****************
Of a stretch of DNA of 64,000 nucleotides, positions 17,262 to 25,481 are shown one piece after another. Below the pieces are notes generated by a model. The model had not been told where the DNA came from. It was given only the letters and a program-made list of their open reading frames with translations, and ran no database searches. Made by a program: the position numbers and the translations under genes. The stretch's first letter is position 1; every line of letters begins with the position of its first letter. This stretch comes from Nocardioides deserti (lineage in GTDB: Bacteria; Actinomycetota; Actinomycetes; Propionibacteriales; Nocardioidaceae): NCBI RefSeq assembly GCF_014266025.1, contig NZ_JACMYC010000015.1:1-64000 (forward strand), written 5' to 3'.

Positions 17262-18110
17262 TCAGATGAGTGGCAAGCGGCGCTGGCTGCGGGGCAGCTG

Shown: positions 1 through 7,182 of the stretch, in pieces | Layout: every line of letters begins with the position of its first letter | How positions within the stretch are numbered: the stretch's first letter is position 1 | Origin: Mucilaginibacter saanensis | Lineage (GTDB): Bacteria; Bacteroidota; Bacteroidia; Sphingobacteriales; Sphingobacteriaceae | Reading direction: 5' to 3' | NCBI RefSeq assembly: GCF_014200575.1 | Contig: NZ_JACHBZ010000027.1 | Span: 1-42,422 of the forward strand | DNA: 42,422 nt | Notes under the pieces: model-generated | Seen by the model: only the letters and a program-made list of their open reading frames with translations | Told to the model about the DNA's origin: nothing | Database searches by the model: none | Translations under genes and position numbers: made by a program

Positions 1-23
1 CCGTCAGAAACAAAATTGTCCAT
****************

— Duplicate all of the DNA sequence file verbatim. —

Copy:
Of a stretch of DNA of 64,000 nucleotides, positions 17,262 to 25,481 are shown one piece after another. Below the pieces are notes generated by a model. The model had not been told where the DNA came from. It was given only the letters and a program-made list of their open reading frames with translations, and ran no database searches. Made by a program: the position numbers and the translations under genes. The stretch's first letter is position 1; every line of letters begins with the position of its first letter. This stretch comes from Nocardioides deserti (lineage in GTDB: Bacteria; Actinomycetota; Actinomycetes; Propionibacteriales; Nocardioidaceae): NCBI RefSeq assembly GCF_014266025.1, contig NZ_JACMYC010000015.1:1-64000 (forward strand), written 5' to 3'.

Positions 17262-18110
17262 TCAGATGAGTGGCAAGCGGCGCTGGCTGCGGGGCAGCTG

Shown: positions 1 through 7,182 of the stretch, in pieces | Layout: every line of letters begins with the position of its first letter | How positions within the stretch are numbered: the stretch's first letter is position 1 | Origin: Mucilaginibacter saanensis | Lineage (GTDB): Bacteria; Bacteroidota; Bacteroidia; Sphingobacteriales; Sphingobacteriaceae | Reading direction: 5' to 3' | NCBI RefSeq assembly: GCF_014200575.1 | Contig: NZ_JACHBZ010000027.1 | Span: 1-42,422 of the forward strand | DNA: 42,422 nt | Notes under the pieces: model-generated | Seen by the model: only the letters and a program-made list of their open reading frames with translations | Told to the model about the DNA's origin: nothing | Database searches by the model: none | Translations under genes and position numbers: made by a program

Positions 1-23
1 CCGTCAGAAACAAAATTGTCCAT